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Poster D13, Thursday, November 9, 6:15 – 7:30 pm, Harborview and Loch Raven Ballrooms

Test-retest reliability of language evoked potentials

Matthew Walenski1, Elena Barbieri1, Brianne Dougherty1, Cynthia K. Thompson1,2,3;1Department of Communication Sciences and Disorders, Northwestern University, Evanston, IL, USA, 2Cognitive Neurology and Alzheimer’s Disease Center, Northwestern University, Evanston, IL, USA, 3Department of Neurology, Northwestern University, Evanston, IL, USA

Introduction. We examine the test-retest reliability of ERP components elicited in event-related potential (ERP) studies of sentence processing, the: left anterior negativity (LAN), N400 and P600. If these components are to be used as markers of intervention effectiveness – for example, assessing the efficacy of treatment interventions in individuals with language disorders – it is important to measure their stability over time in order to separate intervention effects from day-to-day variation. No prior published studies have reported on the reliability of these components in sentence comprehension. Method. We recorded scalp EEG from 32 electrodes while participants listened to grammatical passive sentences (The cook was scolded by the waiter on opening night), sentences with a semantic violation expected to elicit an N400 (The cook was printed by the waiter on opening night), and sentences with a syntactic violation expected to elicit LAN/P600 effects (The cook will scolded by the waiter on opening night). Nineteen healthy college-age participants were each tested twice on the same materials, in two sessions roughly one week apart. Data from 4 participants were excluded due to high rates of epochs with artifacts (> 25%) in one or both sessions. Thirty-eight sentences of each type were presented, along with 60 filler sentences (i.e., grammatical future tense sentences, ensuring ‘will’ did not serve as a cue to grammaticality) and active versions of the same 3 sentence types. Event-related potentials were time-locked to the onset of the verb in all experimental conditions. For each violation, we examined effects relative to the grammatical baseline in two time windows of interest: 450-700 ms for the LAN and N400, and 700 – 950 ms for the P600. To examine test-retest reliability across the 2 test sessions, we computed intra-class correlation (ICC) coefficients for each sentence type (grammatical, semantic violation, syntactic violation) at the electrode with the peak ERP effect for each violation in each time window. These coefficients have a maximum value of 1, with scores above .75 indicative of excellent reliability across sessions. Results. The semantic violations elicited a left-lateralized centro-parietal negativity in the early time window, which was maximal at electrode CP1. ICC scores were fair for the violation (.429), but poor for the grammatical sentence (.327). The syntactic violations elicited a left anterior negativity in the early time window, which was maximal at electrode FC5. This effect showed poor reliability for the violation (.281), but fair for the grammatical baseline (.548). In the late time window a significant positive effect was found, maximal at FC2. For this effect, reliability was excellent for the violation (.812), and fair for the grammatical baseline (.568). Conclusions. Reliability was generally higher for violations than for grammatical sentences, and was strongest for the P600 in the late time window. The results should inform analyses of intervention effects for these components. When ICC values are low, ICC values could be included as a covariate (e.g., ANCOVA), or alternate analyses could be pursued (e.g., structural equation modeling) to control for inter-session variability.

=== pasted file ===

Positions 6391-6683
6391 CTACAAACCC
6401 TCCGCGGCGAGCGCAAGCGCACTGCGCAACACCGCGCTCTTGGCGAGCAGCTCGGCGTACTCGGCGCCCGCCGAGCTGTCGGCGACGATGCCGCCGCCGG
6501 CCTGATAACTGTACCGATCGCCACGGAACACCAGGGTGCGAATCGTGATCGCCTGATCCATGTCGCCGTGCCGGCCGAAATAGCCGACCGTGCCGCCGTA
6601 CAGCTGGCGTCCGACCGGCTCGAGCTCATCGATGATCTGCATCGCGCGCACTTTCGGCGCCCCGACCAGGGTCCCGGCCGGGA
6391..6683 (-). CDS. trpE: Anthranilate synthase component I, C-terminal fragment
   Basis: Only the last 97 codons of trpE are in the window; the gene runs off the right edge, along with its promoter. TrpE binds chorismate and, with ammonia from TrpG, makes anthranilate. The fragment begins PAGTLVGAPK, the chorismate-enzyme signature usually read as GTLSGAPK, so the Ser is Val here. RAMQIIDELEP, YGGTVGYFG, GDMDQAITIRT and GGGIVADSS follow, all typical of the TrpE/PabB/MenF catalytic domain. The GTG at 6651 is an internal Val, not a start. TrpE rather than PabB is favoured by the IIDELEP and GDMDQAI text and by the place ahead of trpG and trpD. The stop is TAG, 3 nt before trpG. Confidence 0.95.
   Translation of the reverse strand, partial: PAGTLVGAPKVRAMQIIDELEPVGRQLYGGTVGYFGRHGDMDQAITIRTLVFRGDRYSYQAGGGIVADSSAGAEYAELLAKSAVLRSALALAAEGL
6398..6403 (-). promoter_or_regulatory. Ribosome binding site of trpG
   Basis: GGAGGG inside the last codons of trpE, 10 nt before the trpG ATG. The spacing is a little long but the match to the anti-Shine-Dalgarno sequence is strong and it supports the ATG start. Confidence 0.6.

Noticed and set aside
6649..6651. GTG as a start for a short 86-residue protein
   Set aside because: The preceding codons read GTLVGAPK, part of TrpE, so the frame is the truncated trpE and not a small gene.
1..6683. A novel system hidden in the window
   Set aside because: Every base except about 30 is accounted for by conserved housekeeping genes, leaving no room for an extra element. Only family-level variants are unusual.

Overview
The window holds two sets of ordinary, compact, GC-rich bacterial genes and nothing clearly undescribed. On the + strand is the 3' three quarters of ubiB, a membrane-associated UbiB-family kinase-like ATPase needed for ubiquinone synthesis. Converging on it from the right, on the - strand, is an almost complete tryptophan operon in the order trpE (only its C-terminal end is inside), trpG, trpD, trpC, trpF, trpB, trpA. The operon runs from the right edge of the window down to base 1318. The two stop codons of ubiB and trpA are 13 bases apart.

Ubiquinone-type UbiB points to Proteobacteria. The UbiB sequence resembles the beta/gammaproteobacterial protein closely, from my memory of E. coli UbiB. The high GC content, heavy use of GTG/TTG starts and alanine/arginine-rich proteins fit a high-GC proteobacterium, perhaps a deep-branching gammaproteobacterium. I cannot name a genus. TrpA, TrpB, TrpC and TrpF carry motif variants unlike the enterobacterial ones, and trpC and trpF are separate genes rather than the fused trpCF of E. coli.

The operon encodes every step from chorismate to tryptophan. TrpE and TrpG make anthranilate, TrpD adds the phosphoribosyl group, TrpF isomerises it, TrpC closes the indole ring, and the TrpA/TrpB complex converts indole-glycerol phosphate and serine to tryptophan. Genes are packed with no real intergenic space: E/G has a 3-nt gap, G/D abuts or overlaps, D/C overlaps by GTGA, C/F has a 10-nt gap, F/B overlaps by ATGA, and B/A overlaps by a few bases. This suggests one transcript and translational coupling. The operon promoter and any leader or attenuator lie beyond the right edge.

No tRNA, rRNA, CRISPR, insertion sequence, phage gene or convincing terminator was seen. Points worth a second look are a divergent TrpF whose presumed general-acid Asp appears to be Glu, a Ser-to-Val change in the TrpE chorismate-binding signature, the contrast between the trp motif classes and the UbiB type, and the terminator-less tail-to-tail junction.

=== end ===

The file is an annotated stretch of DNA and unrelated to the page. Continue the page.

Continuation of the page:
Topic Area: Grammar: Syntax

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